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Contact the Department of Radiation Oncology at:
MassGeneral Hospital for Children’s Department of Radiation Oncology provides radiation therapy to treat a variety of tumors in children using the most current techniques available. The Mass General Department of Radiation Oncology was the first proton center in the United States to pioneer proton radiotherapy in the pediatric population and has been treating children with fractionated proton radiotherapy since 1974.
The goal of radiation therapy is to destroy or shrink tumor cells without damaging surrounding healthy tissue, often together with surgery and/or chemotherapy depending on the tumor that we are treating.
Radiation plans are custom designed for each patient in order to target the tumor with maximum sparing of healthy tissue. At Mass General we have access to many types of radiation including photons, electrons, and protons. Proton therapy is the most common form of radiation used to treat pediatric patients at Mass General.
An integral part of one of the world’s most distinguished medical centers, Mass General’s Francis H. Burr Proton Therapy Center represents the forefront of technological advances in radiation therapy coupled with expert, comprehensive, and compassionate family-centered care. We employ image guidance with all of our proton treatments and use both passively scattered 3D conformal proton radiotherapy as well as pencil beam scanning. Proton radiosurgery is also readily available. Proton radiation therapy is unique, because more than any other type of radiation, protons allow radiation to be directed to a very limited area, which reduces potential damage to nearby healthy tissues. This is particularly useful for certain tumor types in children where long-term effects on growth and development are very important. Children’s bodies are more vulnerable to the effects of radiation, so any healthy tissue that can be spared becomes vital.
In addition to proton therapy, MassGeneral Hospital for Children also provides state-of-the-art stereotactic radiosurgery (SRS), stereotactic radiation therapy (SRT), and intensity modulated radiation therapy (IMRT). In all types of radiation, our radiation oncologists work with clinical physicists to bring the latest technological developments to our patients, from respiratory or cardiac gating, to cone-beam CT, and adaptive radiotherapeutic planning. Treatment plans are created using the most advanced computing and imaging techniques. Our radiation oncologists and physicists have access to a complete array of devices to carefully administer radiation to target tissues while minimizing radiation exposure to uninvolved tissue.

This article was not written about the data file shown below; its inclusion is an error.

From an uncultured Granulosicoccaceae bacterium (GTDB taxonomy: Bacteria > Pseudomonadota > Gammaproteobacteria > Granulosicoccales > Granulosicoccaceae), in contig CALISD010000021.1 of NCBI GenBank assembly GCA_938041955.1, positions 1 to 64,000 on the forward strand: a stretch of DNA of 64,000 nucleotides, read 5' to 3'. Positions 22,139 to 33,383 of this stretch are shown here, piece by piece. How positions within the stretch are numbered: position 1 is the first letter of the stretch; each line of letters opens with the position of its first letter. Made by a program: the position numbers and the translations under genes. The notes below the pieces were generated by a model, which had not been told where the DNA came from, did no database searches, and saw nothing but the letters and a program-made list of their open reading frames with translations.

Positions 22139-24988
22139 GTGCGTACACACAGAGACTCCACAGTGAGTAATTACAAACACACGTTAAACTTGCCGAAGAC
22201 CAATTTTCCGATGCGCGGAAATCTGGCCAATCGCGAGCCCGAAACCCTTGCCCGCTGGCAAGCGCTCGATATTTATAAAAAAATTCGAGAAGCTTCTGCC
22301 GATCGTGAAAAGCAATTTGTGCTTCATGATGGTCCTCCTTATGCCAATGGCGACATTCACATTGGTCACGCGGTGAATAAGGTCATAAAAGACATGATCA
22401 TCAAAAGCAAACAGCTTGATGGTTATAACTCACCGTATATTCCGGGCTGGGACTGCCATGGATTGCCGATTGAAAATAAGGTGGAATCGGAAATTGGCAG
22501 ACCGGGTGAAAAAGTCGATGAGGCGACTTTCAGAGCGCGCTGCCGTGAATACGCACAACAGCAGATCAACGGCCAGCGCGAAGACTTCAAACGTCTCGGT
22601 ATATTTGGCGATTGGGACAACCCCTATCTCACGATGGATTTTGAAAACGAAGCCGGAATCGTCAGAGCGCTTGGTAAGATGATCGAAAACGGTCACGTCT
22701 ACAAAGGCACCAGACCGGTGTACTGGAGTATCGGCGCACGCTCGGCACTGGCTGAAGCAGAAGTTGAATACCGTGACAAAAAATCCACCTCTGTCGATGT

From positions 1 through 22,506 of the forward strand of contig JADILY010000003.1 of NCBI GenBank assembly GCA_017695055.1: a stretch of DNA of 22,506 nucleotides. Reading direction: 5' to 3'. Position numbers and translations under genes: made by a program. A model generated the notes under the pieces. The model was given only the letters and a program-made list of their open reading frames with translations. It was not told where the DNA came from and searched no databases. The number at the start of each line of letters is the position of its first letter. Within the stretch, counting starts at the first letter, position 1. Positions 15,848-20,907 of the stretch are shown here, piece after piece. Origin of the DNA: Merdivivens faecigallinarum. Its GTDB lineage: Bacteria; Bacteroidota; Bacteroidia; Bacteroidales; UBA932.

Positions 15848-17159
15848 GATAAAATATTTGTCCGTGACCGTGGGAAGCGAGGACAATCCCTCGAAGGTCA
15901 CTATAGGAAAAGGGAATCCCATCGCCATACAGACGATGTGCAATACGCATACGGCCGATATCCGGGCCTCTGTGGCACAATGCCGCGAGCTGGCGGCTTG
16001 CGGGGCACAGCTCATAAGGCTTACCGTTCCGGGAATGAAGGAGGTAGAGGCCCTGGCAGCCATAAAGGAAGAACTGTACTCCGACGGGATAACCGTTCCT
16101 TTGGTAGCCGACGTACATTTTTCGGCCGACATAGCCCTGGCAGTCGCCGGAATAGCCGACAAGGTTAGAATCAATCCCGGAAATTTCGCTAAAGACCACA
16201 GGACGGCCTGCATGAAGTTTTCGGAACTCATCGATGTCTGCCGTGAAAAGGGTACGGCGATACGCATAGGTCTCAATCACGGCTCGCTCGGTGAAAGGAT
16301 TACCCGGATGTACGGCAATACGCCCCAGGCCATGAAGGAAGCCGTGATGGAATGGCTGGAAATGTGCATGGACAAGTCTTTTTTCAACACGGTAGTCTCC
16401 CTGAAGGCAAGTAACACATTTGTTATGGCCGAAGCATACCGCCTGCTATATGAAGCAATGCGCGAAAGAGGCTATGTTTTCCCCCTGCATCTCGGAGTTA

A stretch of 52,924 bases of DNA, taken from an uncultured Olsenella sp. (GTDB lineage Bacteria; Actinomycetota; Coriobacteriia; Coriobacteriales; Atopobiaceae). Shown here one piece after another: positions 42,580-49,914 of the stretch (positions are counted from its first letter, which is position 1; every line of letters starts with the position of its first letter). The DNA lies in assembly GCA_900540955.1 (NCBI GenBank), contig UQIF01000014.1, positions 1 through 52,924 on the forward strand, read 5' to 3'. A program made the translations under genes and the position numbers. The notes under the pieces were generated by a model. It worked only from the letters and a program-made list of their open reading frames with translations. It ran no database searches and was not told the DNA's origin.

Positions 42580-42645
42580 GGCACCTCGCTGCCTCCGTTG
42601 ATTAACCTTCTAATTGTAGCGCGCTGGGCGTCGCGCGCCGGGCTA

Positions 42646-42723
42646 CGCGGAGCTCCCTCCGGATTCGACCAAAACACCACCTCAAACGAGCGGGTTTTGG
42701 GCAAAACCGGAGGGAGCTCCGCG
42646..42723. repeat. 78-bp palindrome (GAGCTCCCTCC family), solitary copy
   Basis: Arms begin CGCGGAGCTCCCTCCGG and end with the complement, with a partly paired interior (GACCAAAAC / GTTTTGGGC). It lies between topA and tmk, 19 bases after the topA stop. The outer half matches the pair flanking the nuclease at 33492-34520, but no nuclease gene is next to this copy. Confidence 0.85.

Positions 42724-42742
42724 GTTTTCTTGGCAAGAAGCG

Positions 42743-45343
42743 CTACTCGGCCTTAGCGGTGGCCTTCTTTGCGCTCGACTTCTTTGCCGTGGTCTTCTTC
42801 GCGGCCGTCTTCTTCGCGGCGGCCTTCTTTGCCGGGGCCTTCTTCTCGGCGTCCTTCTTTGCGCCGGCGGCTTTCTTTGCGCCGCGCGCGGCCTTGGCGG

We understand that having a sick child is stressful for the child, parents, siblings and other family members. It is our goal to provide the highest quality care, while considering the unique needs of children with cancer and their families. For this reason, we have a multidisciplinary team approach. Our experienced and dynamic team includes specialists in pediatric oncology, pediatric radiation oncology, pediatric surgery, pediatric neurosurgery, pediatric neuroradiology, pediatric neurology, pediatric anesthesia, pediatric rehabilitation, pediatric nursing, social work, child life, and other support staff. Massachusetts General Hospital is home to the Katherine Gallagher Integrative Therapies Program which offers wellness services, free of charge, including music, art, massage, and acupuncture. These wonderful activities are open to patients and their families.
Pediatric Oncology: The doctors in the Division of Pediatric Hematology and Oncology at MassGeneral Hospital for Children are our close partners in caring for our pediatric patients who come for proton radiotherapy, since many require chemotherapy during radiation treatment. Our pediatric colleagues provide personalized multidisciplinary, state-of-the-art care to children of all ages.
Spaulding Rehabilitation Hospital has a 12-bed private room pediatric unit which regularly treats our children who are in need of intensive inpatient rehabilitation. Commonly, children will be getting intensive rehabilitation while still getting their daily radiation treatments. The clinicians at Spaulding are experts in Posterior Fossa Syndrome as well as other neurological effects that can track with brain and spinal cord tumors. One parent at a time may stay overnight for as long as needed, and we have a welcoming visitation policy for family members, siblings and peers.
MassGeneral Hospital for Children Inpatient Facilities: Children admitted to the hospital for an overnight visit will stay in the Ellison Building at MassGeneral Hospital for Children. General medical and surgical-care patients stay on the 17th or 18th floor, complete with child- and adolescent-friendly rooms, playrooms and lounges. Each room also is equipped with a bathroom, shower and television. Laptop computers and game consoles also are available on inpatient floors. Each floor has a kitchen and laundry services for extended stays. Parents may stay overnight with their child in the room. See a video introduction to Ellison 17or Ellison 18, including who’s who on staff and accommodations for parents and guardians staying overnight with children.